The changes have altered many underlying assumptions about the "right" thing to do with respect to performance and maintainability. Some functions and libraries no longer exist; others are available, but not as efficient as the "native" .NET alternatives. Even if they compile, most converted VB6 applications will require some level of refactoring to take full advantage of the new language. Documentation is available to cover changes in the syntax, debugging applications, deployment and terminology.
The following simple example demonstrates similarity in syntax between VB and VB.NET. Both examples pop up a message box saying "Hello, World" with an OK button.
Classic VB example:
Private Sub Command1_Click() MsgBox "Hello, World" End Sub
A VB.NET example, MsgBox or the MessageBox class can be used:
Public Class Form1 Private Sub Button1_Click(ByVal sender As System.Object, ByVal e As System.EventArgs) Handles Button1.Click MsgBox("Hello, World") End Sub End Class
Public Class Form1 Private Sub Button1_Click(ByVal sender As System.Object, ByVal e As System.EventArgs) Handles Button1.Click MessageBox.Show("Hello, World") End Sub End Class
End Substatements when the corresponding button is clicked in design view. Visual Basic .NET will also generate the necessary
End Classstatements. The developer need only add the statement to display the "Hello, World" message box.
Button1are not obligatory. However, these are default names for a command button in VB6 and VB.NET respectively.
Handleskeyword is used to make the sub
Button1_Clicka handler for the
Clickevent of the object
Button1. In VB6, event handler subs must have a specific name consisting of the object's name ("Command1"), an underscore ("_"), and the event's name ("Click", hence "Command1_Click").
Microsoft.VisualBasicnamespace which can be used similarly to the corresponding function in VB6. There is a controversy about which function to use as a best practice (not only restricted to showing message boxes but also regarding other features of the
Microsoft.VisualBasicnamespace). Some programmers prefer to do things "the .NET way", since the Framework classes have more features and are less language-specific. Others argue that using language-specific features makes code more readable (for example, using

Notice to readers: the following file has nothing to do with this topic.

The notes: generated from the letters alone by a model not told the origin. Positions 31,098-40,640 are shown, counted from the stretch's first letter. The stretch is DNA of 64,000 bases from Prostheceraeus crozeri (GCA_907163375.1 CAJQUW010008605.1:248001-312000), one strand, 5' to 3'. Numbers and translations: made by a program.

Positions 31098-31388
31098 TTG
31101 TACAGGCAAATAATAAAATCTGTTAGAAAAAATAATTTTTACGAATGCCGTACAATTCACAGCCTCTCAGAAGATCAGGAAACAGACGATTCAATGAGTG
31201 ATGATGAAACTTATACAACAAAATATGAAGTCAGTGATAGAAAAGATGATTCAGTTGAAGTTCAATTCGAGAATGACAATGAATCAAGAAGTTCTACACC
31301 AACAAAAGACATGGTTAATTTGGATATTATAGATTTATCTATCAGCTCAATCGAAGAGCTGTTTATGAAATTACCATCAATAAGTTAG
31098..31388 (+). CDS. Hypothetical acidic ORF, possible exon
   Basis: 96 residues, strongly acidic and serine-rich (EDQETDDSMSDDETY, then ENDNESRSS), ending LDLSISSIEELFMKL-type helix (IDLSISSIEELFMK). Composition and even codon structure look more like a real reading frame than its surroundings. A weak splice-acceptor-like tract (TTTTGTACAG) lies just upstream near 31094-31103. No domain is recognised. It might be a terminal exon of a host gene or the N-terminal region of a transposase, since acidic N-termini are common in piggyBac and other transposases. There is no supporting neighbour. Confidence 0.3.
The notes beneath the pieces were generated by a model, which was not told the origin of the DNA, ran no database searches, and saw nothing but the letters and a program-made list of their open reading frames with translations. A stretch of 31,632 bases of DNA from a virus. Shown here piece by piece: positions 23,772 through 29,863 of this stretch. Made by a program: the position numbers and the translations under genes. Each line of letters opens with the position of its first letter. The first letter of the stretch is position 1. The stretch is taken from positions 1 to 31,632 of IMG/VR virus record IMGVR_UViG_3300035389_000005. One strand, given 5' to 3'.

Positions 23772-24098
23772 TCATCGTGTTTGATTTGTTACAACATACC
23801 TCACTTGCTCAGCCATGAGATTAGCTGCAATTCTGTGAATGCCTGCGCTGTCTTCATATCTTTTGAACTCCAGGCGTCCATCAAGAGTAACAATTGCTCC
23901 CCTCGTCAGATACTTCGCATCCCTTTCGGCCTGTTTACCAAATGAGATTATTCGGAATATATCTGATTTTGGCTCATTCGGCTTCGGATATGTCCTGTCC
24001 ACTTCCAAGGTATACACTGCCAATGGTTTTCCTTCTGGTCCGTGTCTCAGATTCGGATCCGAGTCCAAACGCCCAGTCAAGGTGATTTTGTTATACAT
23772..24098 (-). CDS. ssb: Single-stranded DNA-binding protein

Integer(VB.NET) instead of
The following example demonstrates a difference between VB6 and VB.NET. Both examples close the active window.
Classic VB Example:
Sub cmdClose_Click() Unload Me End Sub
A VB.NET example:
Sub btnClose_Click(ByVal sender As Object, ByVal e As EventArgs) Handles btnClose.Click Me.Close() End Sub
Note the 'cmd' prefix being replaced with the 'btn' prefix, conforming to the new convention previously mentioned.
Visual Basic 6 did not provide common operator shortcuts. The following are equivalent:
Sub Timer1_Timer() Me.Height = Me.Height - 1 End Sub
Sub Timer1_Tick(ByVal sender As Object, ByVal e As EventArgs) Handles Timer1.Tick Me.Height -= 1 End Sub
Long-time Visual Basic users have complained  about Visual Basic .NET because initial versions dropped a large number of language constructs and user interface features  that were available in VB6 (which is no longer sold by Microsoft now), and changed the semantics of those that remained; for example, in VB.NET parameters are (by default) passed by value, not by reference. Detractors refer pejoratively to VB.NET as Visual Fred or DOTNOT. On March 8, 2005, a petition  was set up in response to Microsoft's refusal to extend its mainstream support for VB6.
VB.NET's supporters state that the new language is in most respects more powerful than the original, incorporating modern object oriented programming paradigms in a more natural, coherent and complete manner than was possible with earlier versions. Opponents tend to respond that although VB6 has flaws in its object model, the cost in terms of redevelopment effort is too high for any benefits that might be gained by converting to VB.NET.
It is simpler to decompile languages that target Common Intermediate Language (CIL), including VB.NET, compared to languages that compile to machine code. Tools such as .NET Reflector can provide a close approximation to the original code due to the large amount of metadata provided in CIL.
Microsoft supplies an automated VB6-to-VB.NET converter with Visual Studio .NET, which has improved over time, but it cannot convert all code, and almost all non-trivial programs will need some manual effort to compile. Most will need a significant level of code refactoring to work optimally. Visual Basic programs that are mainly algorithmic in nature can be migrated with few difficulties; those that rely heavily on such features as database support, graphics, unmanaged operations or on implementation details are more troublesome.